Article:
1958 – Cornelia Funke, U.S.-based German author of children’s and YA fiction, best known for her “Inkheart” trilogy.

1960 – Kenneth Branagh, Northern Irish actor, director, and screenwriter, best known for his Shakespeare adaptations (and his role as Professor Gilderoy Lockhart in the Harry Potter films); he was nominated for an Oscar for his Hamlet screenplay.

December 9 Writer Birthdays

1608 – John Milton, English epic poet who penned Paradise Lost.

1848 – Joel Chandler Harris, American journalist, fiction writer, and folklorist; collector and reteller of the African-American folktales that became known as the Uncle Remus stories.

1899 – Jean de BrunhoffFrench author of children’s books, best known for creating Babar the Elephant.

1899 – Leonie Fuller, U.S. Poet Laureate. writer, editor, and professor with connections to many of the leading intellectuals of her day; anthropologist Margaret Mead was her college roommate; friends included writer Gertrude Stein, literary critic Edmund Wilson, and another Poet Laureate, Louise Bogan.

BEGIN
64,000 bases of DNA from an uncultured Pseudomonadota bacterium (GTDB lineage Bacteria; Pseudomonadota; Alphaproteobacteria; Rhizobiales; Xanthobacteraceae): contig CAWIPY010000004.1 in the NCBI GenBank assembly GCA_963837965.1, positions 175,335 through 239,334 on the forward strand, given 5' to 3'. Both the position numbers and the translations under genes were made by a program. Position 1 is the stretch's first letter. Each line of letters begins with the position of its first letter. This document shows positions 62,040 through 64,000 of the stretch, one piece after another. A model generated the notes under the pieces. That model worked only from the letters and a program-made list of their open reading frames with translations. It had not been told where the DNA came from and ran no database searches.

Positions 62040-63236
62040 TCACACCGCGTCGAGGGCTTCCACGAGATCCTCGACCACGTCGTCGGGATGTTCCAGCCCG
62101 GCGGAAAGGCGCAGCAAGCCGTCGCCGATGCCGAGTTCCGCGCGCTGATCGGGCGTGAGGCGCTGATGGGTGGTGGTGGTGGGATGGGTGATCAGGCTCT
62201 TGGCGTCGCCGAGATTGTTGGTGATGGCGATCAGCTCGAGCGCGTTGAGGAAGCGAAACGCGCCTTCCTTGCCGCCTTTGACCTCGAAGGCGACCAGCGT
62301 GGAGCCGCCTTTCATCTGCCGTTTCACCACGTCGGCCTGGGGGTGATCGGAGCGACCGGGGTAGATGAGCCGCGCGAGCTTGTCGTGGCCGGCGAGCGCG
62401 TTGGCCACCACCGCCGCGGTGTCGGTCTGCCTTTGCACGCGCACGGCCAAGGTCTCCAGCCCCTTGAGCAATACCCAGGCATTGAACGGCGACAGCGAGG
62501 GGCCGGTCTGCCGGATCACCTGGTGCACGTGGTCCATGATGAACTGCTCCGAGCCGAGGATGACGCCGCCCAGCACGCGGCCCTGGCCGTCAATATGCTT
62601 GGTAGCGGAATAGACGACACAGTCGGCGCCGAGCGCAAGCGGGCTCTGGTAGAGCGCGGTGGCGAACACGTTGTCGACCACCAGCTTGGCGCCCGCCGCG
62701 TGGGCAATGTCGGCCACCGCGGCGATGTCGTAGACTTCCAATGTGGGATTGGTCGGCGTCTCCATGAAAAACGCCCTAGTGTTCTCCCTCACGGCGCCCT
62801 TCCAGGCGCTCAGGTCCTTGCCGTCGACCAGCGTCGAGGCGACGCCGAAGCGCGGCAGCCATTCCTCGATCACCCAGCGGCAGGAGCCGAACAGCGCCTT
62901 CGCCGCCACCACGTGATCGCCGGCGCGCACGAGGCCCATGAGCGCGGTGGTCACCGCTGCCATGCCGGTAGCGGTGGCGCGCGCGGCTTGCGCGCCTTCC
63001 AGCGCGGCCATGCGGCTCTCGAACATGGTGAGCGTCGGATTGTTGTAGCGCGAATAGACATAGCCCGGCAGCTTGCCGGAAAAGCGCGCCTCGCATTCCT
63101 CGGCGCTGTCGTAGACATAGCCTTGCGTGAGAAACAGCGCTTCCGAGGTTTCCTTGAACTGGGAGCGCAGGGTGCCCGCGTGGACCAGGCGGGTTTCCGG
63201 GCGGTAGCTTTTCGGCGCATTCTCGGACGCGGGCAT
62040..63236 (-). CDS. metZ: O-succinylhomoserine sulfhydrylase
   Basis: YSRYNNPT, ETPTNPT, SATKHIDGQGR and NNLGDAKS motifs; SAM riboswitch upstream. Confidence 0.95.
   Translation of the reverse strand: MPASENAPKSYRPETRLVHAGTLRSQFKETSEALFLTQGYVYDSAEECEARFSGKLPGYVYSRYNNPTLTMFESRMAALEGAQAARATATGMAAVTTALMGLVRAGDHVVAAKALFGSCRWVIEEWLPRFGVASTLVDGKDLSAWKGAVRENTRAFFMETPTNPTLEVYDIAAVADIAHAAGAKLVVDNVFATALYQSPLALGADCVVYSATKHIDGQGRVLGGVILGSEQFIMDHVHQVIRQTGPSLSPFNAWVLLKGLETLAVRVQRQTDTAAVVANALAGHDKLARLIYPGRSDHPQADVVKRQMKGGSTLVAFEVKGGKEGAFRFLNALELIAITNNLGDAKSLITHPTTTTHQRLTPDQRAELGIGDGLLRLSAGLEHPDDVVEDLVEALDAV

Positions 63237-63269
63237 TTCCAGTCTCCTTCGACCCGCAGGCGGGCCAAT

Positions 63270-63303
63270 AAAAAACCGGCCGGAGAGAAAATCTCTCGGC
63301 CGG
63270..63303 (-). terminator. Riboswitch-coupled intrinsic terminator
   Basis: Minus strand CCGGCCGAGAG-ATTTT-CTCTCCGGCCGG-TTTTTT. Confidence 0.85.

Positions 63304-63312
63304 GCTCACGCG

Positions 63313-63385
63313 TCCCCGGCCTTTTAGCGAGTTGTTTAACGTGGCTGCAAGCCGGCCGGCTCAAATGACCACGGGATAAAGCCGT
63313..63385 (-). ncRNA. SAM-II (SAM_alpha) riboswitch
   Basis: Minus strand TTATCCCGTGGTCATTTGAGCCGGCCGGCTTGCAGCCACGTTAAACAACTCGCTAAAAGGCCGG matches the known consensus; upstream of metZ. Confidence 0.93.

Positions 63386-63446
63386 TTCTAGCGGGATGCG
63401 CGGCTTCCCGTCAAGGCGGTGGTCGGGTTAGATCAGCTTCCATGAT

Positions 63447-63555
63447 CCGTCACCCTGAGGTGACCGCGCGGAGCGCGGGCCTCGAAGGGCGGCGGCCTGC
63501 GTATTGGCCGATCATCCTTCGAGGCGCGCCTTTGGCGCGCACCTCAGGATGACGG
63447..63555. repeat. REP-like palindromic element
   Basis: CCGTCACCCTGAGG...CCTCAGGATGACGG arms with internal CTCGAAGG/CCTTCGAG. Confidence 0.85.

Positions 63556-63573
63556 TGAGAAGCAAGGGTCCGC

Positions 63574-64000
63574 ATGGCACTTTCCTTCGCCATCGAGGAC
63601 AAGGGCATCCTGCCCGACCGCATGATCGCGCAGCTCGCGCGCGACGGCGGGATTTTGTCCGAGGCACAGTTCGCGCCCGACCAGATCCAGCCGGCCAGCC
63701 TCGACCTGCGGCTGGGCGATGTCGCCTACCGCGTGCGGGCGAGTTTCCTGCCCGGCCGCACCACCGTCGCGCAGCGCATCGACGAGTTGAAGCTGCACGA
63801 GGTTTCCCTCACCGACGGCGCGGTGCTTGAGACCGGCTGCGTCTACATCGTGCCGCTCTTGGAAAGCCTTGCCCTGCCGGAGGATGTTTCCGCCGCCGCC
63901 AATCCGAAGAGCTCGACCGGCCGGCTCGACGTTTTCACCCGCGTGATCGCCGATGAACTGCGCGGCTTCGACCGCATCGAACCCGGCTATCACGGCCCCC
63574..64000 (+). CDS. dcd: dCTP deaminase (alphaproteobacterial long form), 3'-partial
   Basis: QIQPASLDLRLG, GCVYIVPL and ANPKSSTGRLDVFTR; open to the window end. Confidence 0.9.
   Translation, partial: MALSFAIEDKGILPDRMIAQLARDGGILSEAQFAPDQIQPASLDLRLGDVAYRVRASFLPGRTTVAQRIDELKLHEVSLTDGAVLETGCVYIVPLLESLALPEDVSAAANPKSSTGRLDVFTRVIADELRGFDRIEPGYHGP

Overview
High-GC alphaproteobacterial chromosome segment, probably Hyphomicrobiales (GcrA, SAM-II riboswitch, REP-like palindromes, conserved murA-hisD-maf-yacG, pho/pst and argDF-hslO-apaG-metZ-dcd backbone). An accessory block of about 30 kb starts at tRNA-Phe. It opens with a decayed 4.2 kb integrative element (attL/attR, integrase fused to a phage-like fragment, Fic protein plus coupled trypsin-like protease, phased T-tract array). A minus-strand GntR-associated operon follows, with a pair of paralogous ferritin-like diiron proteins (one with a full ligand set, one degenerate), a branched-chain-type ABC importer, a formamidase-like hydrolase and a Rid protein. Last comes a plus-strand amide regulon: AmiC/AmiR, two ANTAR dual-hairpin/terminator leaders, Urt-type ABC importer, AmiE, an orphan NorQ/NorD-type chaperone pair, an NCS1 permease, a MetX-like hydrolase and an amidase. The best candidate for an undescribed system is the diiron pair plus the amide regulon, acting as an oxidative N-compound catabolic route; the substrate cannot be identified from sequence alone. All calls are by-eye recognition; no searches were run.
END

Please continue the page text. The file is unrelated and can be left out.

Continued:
1905 – Dalton Trumbo, Oscar-winning screenwriter of Roman Holiday, Exodus, Spartacus, and many other films; blacklisted for refusing to testify before the House Un-American Activities Committee.

1915 – Eloise Jarvis McGraw, three-time Newbery Honor-winning American author of novels for children and young adults.

1916 – Wolfgang Hildesheimer, artist, author, playwright, and Mozart biographer who worked as a translator and clerk at the Nuremberg Trials.

1928 – Joan Blos, American writer and children’s literacy advocate whose historical novel A Gathering of Days won a National Book Award and the Newbery Medal.

1930 – Buck Henry, humorous actor and screenwriter; he worked on The Graduate, Catch 22, Get Smart, Saturday Night Live, and more.

1930 – Edoardo Sanguineti, Italian poet, critic, and playwright.

1936 – A.B. Yehoshua, Israeli novelist, short-story writer, essayist, and playwright whom the New York Times has called, “Israeli Faulkner.”